Stacey Hollebeek 2016-01-21 15:05:32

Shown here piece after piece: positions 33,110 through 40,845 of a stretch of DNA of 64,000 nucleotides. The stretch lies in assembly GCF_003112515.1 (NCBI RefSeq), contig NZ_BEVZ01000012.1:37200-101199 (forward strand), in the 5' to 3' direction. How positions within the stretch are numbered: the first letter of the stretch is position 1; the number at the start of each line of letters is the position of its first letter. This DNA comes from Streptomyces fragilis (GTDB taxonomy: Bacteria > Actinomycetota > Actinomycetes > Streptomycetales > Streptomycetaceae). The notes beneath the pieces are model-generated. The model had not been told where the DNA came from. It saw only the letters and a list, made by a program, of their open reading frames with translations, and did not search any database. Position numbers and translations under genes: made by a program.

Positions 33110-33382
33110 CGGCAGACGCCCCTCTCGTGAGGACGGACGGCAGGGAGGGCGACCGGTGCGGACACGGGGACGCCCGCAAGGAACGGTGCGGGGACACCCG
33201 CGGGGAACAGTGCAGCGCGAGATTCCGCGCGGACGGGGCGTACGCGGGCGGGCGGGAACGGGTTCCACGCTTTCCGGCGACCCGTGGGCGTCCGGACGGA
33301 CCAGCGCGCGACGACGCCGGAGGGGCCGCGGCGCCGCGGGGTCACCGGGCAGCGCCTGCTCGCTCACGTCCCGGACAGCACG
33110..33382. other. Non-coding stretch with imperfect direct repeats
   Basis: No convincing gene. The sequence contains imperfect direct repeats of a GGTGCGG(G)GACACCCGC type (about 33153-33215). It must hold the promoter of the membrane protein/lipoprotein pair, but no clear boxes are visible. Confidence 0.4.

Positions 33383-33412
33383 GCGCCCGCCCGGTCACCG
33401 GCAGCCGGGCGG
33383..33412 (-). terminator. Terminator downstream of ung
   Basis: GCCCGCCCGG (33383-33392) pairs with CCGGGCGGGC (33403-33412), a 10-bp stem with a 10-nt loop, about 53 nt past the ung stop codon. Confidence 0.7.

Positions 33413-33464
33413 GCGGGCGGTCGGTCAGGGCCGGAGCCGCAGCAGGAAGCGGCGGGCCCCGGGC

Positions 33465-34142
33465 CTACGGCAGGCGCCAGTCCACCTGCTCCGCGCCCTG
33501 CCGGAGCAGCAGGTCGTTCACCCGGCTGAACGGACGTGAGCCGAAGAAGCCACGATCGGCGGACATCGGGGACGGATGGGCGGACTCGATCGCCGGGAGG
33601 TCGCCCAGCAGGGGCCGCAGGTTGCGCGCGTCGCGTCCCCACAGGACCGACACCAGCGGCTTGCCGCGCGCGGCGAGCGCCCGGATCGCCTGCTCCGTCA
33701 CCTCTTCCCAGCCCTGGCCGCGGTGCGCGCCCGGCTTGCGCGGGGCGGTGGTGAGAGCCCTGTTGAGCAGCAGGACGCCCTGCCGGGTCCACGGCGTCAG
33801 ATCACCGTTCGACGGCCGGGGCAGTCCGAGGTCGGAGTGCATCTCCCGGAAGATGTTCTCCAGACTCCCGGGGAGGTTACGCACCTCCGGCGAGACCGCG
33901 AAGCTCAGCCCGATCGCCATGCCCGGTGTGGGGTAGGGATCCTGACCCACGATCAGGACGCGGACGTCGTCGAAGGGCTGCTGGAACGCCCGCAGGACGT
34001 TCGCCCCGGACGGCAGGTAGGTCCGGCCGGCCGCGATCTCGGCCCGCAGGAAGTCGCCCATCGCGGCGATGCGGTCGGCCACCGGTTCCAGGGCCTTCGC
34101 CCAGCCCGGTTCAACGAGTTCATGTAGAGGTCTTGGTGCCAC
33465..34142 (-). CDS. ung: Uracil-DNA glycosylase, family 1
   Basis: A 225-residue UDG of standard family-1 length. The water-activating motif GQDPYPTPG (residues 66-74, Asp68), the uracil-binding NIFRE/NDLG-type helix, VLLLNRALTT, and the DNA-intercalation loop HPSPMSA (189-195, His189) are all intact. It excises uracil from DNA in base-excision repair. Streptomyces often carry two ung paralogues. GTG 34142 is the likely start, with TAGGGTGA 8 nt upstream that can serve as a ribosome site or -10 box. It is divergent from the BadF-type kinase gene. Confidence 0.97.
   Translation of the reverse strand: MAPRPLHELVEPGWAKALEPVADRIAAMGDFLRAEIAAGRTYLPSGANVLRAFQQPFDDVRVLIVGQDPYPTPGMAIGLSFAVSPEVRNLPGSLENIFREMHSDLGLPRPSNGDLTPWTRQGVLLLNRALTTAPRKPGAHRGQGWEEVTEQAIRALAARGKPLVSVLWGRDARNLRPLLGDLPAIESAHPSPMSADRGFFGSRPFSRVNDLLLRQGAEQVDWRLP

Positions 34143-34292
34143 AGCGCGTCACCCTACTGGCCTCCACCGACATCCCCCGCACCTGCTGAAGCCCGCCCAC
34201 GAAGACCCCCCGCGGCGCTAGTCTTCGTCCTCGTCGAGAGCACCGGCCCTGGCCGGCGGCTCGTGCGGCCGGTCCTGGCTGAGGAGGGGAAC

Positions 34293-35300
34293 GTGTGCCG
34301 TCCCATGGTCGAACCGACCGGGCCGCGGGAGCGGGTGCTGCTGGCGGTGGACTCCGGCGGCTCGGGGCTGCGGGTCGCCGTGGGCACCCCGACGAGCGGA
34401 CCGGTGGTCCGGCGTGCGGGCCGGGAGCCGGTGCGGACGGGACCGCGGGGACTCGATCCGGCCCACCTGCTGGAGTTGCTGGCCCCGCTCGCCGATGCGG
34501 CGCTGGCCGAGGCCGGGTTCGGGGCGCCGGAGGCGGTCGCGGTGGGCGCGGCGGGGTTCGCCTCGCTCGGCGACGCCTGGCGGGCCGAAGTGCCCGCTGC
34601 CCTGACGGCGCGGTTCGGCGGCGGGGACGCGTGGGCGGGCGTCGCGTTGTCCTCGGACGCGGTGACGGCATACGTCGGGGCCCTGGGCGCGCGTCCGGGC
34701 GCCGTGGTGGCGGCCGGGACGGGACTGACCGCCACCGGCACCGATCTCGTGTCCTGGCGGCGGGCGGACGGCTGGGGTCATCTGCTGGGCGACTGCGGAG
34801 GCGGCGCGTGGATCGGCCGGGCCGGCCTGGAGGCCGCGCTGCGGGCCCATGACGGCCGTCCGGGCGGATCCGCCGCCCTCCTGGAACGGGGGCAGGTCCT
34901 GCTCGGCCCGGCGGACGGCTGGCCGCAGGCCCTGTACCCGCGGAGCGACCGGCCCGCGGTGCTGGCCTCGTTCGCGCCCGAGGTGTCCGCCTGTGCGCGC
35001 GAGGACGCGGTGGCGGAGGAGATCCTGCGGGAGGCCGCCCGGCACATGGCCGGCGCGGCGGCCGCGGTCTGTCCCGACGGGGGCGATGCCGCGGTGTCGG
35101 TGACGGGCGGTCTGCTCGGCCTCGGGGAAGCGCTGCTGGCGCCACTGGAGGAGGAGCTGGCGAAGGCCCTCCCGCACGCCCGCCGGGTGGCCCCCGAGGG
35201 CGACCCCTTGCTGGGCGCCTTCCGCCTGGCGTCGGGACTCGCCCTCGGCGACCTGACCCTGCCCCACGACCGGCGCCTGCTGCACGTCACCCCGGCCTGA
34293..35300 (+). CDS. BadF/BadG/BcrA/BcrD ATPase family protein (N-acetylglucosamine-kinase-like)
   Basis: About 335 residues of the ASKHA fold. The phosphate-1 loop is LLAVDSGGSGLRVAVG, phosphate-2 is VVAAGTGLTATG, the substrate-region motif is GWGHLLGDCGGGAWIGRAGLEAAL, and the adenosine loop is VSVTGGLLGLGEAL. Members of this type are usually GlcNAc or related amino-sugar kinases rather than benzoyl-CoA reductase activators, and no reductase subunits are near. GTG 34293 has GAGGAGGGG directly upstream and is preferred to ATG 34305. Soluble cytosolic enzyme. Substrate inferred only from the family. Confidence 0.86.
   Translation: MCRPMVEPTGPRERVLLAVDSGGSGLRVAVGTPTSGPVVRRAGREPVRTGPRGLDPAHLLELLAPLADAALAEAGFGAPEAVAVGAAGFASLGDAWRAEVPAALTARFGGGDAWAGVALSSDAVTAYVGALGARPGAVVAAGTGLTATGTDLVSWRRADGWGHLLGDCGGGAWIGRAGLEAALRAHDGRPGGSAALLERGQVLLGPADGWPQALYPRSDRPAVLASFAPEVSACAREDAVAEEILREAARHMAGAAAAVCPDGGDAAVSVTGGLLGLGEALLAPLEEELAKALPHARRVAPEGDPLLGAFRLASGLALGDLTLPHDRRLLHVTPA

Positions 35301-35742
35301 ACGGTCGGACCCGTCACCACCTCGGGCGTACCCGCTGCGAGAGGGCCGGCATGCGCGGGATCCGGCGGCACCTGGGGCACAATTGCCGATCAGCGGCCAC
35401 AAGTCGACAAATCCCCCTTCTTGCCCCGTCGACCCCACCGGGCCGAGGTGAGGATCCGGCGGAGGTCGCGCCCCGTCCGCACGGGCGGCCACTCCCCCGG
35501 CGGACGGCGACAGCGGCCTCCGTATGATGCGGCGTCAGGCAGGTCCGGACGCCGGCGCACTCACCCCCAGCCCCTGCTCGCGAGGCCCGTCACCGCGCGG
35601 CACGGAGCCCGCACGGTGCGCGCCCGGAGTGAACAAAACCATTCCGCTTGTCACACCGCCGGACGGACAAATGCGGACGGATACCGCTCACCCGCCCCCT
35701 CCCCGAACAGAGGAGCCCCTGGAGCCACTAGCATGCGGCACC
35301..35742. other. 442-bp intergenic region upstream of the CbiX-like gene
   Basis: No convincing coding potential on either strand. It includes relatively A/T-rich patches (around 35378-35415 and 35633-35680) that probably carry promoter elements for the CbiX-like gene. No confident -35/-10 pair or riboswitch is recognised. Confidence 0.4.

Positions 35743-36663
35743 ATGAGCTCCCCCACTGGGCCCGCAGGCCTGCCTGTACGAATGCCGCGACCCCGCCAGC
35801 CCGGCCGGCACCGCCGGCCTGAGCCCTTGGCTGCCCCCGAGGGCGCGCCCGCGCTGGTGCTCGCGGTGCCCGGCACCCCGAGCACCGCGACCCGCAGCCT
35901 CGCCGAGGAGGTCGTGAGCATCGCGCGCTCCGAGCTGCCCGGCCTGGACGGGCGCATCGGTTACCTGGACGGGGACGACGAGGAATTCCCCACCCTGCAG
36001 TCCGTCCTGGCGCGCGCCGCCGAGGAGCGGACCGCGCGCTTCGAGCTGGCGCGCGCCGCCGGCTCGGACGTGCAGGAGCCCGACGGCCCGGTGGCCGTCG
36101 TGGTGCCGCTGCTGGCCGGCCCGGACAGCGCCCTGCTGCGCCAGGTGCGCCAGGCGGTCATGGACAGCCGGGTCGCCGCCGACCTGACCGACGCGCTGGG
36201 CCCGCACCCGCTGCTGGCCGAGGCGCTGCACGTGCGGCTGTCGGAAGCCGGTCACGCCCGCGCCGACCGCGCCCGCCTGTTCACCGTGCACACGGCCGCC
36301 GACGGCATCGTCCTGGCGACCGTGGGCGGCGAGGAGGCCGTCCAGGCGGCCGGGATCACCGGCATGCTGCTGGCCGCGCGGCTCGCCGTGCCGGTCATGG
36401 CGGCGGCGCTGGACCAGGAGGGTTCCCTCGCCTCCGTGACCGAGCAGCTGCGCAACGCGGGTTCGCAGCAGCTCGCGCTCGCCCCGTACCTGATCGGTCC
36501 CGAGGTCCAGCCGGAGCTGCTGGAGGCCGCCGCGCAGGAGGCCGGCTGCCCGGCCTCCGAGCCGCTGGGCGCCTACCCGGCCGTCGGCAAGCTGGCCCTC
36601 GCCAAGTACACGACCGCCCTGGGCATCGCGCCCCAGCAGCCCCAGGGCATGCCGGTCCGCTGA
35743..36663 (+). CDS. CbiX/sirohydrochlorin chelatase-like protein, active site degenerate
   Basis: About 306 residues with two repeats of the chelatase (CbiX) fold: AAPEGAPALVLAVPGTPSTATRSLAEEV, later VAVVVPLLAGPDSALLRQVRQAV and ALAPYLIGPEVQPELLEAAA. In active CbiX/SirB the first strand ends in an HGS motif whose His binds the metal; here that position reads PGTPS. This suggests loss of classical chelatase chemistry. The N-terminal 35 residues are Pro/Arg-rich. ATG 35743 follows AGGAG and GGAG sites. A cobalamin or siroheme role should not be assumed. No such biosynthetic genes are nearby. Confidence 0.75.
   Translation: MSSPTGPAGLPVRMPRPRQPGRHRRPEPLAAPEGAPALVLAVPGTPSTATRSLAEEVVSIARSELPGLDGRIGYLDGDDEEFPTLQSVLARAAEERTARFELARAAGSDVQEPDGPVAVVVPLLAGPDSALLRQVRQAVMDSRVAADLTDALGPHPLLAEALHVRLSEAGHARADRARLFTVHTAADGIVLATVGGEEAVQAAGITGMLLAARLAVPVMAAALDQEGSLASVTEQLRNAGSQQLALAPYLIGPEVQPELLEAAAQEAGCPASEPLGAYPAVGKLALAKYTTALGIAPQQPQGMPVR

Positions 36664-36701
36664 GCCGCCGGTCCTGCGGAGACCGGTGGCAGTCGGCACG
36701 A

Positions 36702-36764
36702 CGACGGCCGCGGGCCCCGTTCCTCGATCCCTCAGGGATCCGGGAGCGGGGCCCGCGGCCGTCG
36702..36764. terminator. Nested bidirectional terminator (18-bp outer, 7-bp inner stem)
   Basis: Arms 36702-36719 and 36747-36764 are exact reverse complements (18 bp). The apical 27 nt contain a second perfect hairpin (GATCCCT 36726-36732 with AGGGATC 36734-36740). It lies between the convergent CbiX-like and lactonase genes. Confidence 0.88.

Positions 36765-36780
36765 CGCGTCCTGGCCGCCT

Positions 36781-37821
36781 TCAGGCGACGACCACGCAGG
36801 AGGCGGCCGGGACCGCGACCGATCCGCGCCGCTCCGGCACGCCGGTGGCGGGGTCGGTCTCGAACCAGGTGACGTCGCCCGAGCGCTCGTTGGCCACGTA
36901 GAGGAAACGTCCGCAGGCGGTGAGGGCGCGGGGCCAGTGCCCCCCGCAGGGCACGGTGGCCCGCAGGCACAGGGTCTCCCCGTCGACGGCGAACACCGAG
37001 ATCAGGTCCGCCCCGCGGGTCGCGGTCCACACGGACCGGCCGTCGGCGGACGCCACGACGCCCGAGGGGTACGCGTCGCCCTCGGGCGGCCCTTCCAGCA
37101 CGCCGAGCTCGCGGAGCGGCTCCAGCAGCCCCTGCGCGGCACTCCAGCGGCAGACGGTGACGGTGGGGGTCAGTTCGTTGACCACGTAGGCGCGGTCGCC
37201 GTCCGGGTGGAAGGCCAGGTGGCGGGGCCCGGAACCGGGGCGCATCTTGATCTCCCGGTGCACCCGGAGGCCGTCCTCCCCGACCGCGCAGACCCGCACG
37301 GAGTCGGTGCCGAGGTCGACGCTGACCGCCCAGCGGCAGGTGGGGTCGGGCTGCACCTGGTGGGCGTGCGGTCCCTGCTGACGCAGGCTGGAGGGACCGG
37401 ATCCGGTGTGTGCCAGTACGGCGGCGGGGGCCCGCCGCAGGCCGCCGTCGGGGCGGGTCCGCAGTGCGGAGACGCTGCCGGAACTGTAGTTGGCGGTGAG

Thirty-nine-year old Sara Harris knows the value of hospice. First it was her mother, who was diagnosed with a brain tumor following a sudden seizure and lived 12 months with glioblastoma. The months linger sweet in Harris’ memory, thanks essentially to Hospice of Holland, which came in and gently tended her mother—and the family—at her home. “You can’t fix it—take away all their pain and possible fear,” said Harris, an office administrator. “However, showering them with comfort, relief and love is what we can do. Hospice helped us realize we were just giving my mom the ability to go with dignity and peace.” Two years later it was her husband and two stepchildren, killed swiftly in a car accident. There was no need for home visits or medical care; instead, Harris craved the bereavement care many hospices offer. Unlike other counseling she tried, her hospice counselor “was able to listen to all my fears, grief and pain, and find an outlook for a new future—and joy in that.” Then it was her beloved grandfather, who after a couple of falls slowly weakened and faded. Since Harris had been through it twice already, she and her grandmother immediately contacted Hospice of Holland to visit their home. Hospice cared not only for Grandpa Bern, adored by his many grandchildren and great-grandchildren, but also for grandma and the whole family. “Life is difficult in and of itself,” said Denise Stancill, Director of Business Development at Hospice of Holland, one of several qualified West Michigan area hospice services. “Then when the fact of death comes along, it can be terribly overwhelming. You just don’t know what to expect; what you’re going to need. Just having people come in and take care of things for you makes it a little less scary, easing the discomfort that comes with it.” When would you call for help from a local hospice team? When do you recognize that handling your loved one’s health may be out of your control—that you might be in a bit over your head? Some people just know; others need prompting from doctors or friends. When doctors start to estimate your loved one’s life in months rather than years, when cures are no longer being discussed, when family and friends caring for sick loved ones are too exhausted to continue, that’s when you should call. Maybe a cure is no longer an option, yet your loved one could be made comfortable and his or her last months sweetened—brightened with adept attention and careful consideration for quality of life and last wishes. When you sign up for hospice, a team of capable, vigilant individuals is on—and at—your side. You generally have a doctor to oversee medical affairs and work hand-in-hand with the primary care physician. Nurses will make your loved one physically comfortable, assess physical needs, relieve pain and administer medication. A registered dietician could help plan and carry out nutritional needs, if desired, and a chaplain is typically available at any hour for spiritual sustenance. Yet with all of this medical help, there often looms the anxiety of death, increasingly difficult family dynamics, strained relationships, fear of the future unknown and unexpected financial strains. A licensed medical social worker could join your team to help sort out those difficulties, giving you the gift of more intentional quality time with your loved one. If you can’t keep up with additional laundry, or your loved one is embarrassed for your help in bathing or bathrooms, you could add hospice’s home health aids to your team. Many people identify hospice as a death sentence—as being resigned to the end in sight. This isn’t always true. “Sometimes, people get the support of hospice and then start thriving again,” Stancill notes. “Not all of the time, but it does happen. We’ll tell you if you don’t need us anymore. Then if you do again, we’re there for you.” Hospice care, while worthwhile, may seem expensive. But typically, via Medicare, Medicaid and private insurances, most hospice families end up paying little out-of-pocket expenses. Hospice agencies also do their own fundraising, and use sensitively prepared and conscientious volunteers to keep costs accessible to all. “It’s difficult to make that call,” said Stancill, “but we encourage people to call sooner rather than later. It’s one of those times in life when waiting until the last minute is not the best. Some anxiety can be relieved if you’re willing to open up the conversation.”
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